"The economic impact of the lockdown is just starting to begin," Quincey said on CNBC's "Squawk Box."
In the United States, more than 36 million Americans have applied for unemployment benefits since the coronavirus upended the economy. The Congressional Budget Office said Tuesday that it expects U.S. GDP to plunge 38% on an annualized basis in the second quarter. The International Monetary Fund is forecasting that the global economy will shrink by 3% this year.
Quincey said that he expects a "U"- or "extended U"-shaped recovery rather than one shaped like a "V," where the economy quickly snaps back to pre-crisis activity.
While he said it was too early for Coke to gauge how consumer spending habits are changing as lockdowns lift, the company expects that consumers will be more strapped for cash.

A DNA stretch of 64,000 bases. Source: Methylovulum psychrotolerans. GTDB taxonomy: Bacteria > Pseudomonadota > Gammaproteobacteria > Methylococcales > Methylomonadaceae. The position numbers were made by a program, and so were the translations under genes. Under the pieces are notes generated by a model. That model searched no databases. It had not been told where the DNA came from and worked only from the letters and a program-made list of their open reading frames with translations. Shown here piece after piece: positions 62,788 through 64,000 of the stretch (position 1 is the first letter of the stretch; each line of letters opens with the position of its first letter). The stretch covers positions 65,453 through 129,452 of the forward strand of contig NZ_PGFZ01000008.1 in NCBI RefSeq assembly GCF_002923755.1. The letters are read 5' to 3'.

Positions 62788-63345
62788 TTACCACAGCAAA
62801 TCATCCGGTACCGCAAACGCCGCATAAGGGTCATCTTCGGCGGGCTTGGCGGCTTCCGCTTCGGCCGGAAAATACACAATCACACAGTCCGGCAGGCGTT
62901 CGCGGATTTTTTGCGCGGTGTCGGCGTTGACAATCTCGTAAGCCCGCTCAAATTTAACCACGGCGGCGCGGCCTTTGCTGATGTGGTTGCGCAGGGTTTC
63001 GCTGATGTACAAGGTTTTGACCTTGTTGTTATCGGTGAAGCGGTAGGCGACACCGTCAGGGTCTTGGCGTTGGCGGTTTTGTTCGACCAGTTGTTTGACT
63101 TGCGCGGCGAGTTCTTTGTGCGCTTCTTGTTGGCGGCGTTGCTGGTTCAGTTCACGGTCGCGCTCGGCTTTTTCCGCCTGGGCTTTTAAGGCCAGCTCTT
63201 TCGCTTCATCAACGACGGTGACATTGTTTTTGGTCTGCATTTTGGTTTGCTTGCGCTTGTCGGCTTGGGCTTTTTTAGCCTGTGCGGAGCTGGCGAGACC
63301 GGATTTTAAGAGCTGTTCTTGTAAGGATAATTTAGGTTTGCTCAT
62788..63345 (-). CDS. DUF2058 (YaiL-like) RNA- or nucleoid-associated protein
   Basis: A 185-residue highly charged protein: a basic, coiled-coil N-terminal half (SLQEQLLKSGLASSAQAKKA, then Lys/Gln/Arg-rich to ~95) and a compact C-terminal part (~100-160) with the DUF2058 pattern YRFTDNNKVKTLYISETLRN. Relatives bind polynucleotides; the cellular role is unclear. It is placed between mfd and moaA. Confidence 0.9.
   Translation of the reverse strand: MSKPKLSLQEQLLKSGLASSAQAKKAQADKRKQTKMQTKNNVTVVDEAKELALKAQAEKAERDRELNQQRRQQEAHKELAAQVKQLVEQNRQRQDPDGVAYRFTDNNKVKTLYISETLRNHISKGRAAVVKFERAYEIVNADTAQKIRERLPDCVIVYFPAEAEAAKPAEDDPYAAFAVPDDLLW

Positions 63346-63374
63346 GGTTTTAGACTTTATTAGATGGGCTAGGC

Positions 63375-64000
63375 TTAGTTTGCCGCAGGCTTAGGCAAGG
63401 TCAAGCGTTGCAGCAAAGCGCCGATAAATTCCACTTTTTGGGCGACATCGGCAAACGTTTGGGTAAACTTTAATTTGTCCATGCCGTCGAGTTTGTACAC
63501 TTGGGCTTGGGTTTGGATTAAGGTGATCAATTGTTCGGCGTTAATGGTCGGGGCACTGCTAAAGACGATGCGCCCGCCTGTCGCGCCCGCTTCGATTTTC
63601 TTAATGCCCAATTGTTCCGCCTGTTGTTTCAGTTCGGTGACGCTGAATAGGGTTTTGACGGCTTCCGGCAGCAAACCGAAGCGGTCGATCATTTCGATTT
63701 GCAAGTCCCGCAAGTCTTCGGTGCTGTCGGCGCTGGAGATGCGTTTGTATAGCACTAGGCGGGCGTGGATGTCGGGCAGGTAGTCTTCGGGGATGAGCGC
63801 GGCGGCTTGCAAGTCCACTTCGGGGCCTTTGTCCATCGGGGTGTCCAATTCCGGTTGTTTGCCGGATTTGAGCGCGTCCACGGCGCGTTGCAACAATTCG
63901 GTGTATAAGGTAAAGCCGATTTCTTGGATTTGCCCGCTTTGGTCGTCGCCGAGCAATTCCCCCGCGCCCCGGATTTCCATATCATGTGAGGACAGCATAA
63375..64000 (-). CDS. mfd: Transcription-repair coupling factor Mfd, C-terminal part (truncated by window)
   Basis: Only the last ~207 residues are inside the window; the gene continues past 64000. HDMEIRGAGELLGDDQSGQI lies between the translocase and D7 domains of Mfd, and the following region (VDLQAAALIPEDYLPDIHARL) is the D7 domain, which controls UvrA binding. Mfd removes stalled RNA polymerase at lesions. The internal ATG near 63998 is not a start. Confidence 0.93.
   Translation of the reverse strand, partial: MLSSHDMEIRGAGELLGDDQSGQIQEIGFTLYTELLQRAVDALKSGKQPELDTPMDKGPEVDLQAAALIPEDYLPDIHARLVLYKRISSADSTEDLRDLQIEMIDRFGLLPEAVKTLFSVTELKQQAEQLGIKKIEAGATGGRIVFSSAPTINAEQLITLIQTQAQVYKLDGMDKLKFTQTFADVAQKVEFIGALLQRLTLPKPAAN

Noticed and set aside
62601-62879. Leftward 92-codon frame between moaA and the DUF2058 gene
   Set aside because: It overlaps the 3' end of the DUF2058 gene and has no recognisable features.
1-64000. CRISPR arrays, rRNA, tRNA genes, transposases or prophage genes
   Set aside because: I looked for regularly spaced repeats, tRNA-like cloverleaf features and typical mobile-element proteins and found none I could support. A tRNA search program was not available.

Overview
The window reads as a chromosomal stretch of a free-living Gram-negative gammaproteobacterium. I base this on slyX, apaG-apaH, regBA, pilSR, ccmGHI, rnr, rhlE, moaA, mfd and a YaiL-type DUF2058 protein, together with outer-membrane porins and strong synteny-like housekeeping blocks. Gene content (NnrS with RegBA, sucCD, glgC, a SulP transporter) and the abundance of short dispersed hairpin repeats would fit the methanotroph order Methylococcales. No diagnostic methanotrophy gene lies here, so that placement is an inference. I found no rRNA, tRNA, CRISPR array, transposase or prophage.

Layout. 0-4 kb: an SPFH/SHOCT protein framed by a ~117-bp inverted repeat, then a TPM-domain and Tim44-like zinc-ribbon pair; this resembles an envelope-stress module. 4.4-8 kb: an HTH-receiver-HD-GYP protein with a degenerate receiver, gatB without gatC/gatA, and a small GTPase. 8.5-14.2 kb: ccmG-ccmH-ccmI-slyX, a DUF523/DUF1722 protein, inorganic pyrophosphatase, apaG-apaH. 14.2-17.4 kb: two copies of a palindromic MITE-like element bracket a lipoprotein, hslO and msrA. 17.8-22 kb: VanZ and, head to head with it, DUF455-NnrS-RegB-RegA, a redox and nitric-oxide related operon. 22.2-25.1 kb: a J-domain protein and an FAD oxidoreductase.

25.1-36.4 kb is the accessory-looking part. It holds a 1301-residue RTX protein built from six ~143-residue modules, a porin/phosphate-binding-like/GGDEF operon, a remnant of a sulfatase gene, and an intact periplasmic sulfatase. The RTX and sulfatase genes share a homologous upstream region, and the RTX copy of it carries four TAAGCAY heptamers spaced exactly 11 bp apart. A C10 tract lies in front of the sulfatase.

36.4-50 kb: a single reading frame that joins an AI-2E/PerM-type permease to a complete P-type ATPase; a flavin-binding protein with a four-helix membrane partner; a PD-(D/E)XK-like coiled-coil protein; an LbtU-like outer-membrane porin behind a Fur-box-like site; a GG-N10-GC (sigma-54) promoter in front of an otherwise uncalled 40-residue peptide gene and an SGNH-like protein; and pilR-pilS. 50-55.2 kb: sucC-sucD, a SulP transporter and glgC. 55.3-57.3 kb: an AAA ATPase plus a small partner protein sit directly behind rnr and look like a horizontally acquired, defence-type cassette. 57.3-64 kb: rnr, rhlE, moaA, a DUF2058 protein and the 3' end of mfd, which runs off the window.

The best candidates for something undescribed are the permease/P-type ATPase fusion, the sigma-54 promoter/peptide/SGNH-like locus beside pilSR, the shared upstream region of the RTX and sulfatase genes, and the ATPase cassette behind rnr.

"We're gonna have to recognize that coming after this virus crisis will be the economic impact and hangover of the lockdown, and there will be a much greater focus from the consumer on affordability or getting the prices lower," he told CNBC's Andrew Ross Sorkin.
Coke is still seeing negative global volumes in May, although they have improved slightly after plunging 25% in April, according to Quincey. Roughly half of the company's revenue comes from away-from-home channels, like restaurants, movie theaters and stadiums. In China, which began easing stay-at-home orders in April, demand in May has not yet recovered to pre-crisis levels.
Shares of Coke were up 1% in premarket trading. The stock, which has a market value of $191 billion, has fallen 19% so far in 2020.